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CGH Analysis

Chromosomal abnormalities  in embryos may cause implantation failures and miscarriages

CGH technique which is the newest PGD technique which looks at all chromosomes of the embryos. Humans have 46 chromosomes. Therefore its a much more developed technique. Fisch technique PGD on the hand looks only at 5 chromosomes. CGH gives a better understanding of genetically healthy embryos compared to the Fish Technique

The disadvantage is that the CGH is priced per embryo and the analysis is still expensive. CGH is required the embryos to be frozen. We do the CGH and freeze the embryos 5-6 days after the egg collection. It takes about 2-3 weeks for the results to come. The patient needs to come back to the clinic for a frozen embryo transfer.

This technique is useful for couples who had multiple IVF failures or miscarriages.

Below you can see the report of 2 cases done with Array CGH.  On the X-axis you see the chromosome numbers starting from 1 to 22 and then you see the X and Y chromosomes.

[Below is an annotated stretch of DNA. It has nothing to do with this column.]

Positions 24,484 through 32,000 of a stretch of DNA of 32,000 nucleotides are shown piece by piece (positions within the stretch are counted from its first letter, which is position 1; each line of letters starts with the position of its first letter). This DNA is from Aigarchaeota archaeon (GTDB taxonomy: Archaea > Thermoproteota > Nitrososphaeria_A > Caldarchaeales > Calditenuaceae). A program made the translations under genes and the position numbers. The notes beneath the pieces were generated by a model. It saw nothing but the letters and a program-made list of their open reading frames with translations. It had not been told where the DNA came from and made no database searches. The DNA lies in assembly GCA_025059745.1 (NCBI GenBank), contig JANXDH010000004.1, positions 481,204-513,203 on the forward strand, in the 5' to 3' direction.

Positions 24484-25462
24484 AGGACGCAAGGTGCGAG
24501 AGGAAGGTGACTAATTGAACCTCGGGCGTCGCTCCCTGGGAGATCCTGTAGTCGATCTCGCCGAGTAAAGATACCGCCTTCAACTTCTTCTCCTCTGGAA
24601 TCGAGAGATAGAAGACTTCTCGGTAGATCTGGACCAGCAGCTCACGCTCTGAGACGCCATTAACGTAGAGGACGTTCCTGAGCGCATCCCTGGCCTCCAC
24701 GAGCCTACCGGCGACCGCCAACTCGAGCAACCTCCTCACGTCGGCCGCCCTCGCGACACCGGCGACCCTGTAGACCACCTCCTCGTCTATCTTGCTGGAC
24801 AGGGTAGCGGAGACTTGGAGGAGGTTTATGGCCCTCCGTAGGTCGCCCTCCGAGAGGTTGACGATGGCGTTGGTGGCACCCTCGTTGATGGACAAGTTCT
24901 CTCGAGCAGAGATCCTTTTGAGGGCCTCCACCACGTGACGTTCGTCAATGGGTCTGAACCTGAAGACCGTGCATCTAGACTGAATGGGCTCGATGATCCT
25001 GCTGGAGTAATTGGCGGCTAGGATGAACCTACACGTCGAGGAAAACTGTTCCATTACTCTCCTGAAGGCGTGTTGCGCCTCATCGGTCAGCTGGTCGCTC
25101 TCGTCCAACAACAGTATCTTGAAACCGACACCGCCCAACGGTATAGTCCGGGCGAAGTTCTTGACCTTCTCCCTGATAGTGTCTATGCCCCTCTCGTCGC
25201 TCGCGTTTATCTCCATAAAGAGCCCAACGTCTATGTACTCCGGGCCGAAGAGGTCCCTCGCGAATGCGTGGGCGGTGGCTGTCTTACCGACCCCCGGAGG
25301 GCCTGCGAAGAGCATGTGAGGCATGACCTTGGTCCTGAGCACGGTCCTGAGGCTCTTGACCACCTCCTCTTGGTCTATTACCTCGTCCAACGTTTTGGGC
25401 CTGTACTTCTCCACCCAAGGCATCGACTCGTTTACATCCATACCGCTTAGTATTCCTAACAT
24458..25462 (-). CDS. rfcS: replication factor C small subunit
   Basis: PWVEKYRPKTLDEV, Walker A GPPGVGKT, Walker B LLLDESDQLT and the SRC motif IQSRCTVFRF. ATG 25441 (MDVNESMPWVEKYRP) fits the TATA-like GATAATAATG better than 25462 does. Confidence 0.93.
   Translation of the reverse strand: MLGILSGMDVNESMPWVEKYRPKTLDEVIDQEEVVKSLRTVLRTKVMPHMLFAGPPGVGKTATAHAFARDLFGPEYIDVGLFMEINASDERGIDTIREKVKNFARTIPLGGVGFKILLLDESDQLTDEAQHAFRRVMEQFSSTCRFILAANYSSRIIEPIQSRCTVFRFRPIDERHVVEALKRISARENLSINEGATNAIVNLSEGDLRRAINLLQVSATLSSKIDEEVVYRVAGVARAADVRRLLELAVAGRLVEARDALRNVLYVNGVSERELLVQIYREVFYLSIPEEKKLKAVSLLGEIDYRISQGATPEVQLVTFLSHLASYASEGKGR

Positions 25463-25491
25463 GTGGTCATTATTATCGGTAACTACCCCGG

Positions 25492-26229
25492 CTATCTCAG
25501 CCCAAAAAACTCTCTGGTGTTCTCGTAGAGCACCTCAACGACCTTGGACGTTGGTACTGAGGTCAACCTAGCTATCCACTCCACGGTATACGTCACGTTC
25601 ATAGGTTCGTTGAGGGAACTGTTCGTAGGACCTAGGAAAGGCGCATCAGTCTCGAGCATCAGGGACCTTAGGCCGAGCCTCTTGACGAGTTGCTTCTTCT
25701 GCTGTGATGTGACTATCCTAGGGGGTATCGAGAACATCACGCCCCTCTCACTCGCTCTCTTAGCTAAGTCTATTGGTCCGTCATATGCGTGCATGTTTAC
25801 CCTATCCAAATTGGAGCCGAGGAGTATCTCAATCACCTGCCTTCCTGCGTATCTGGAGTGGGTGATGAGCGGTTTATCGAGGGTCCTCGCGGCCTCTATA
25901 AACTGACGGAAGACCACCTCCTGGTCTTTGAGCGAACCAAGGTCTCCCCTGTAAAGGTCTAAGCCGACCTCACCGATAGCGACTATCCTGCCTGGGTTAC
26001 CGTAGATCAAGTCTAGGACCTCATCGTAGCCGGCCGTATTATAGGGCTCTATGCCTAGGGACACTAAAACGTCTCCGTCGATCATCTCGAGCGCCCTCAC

The first graphic shows the compatibility of an embryo sample to a normal female DNA. The second one shows the compatibility of the same embryo to a male DNA. This is done in such a way because we cannot know the gender of the embryos at the beginning. The red moving line shows anomalies at the 4th chromosome and therefore there is a blue box that lies above the red line. This indicates that chromosome 4 has extended itself and it causes Trisomy, meaning that chromosome 4 extended from being 2 DNAs to 3 DNAs. An embryo with 3 DNA of the same chromosome is considered abnormal.

 

At the end of the graph, we also see that the X chromosome is below the red line and Y chromosome is above the red line. This is however normal now because as mentioned, this is a compatibility test of an embryo to a female embryo that has XX chromosomes. The male embryo has XY chromosomes. This particular embryo is a male embryo because it has 1 less X chromosome and 1 extra chromosome of Y.  In the second graph, we see the performance of the same embryo to a male DNA. There we still see the problem on Chromosome 4 but we don’t see a problem at the end of the Graph where the X and Y chromosomes are. Since it came normal we understand that this embryo is a male embryo.

On the third and fourth graphics, we see normal male embryo graphics. There is no chromosomal abnormality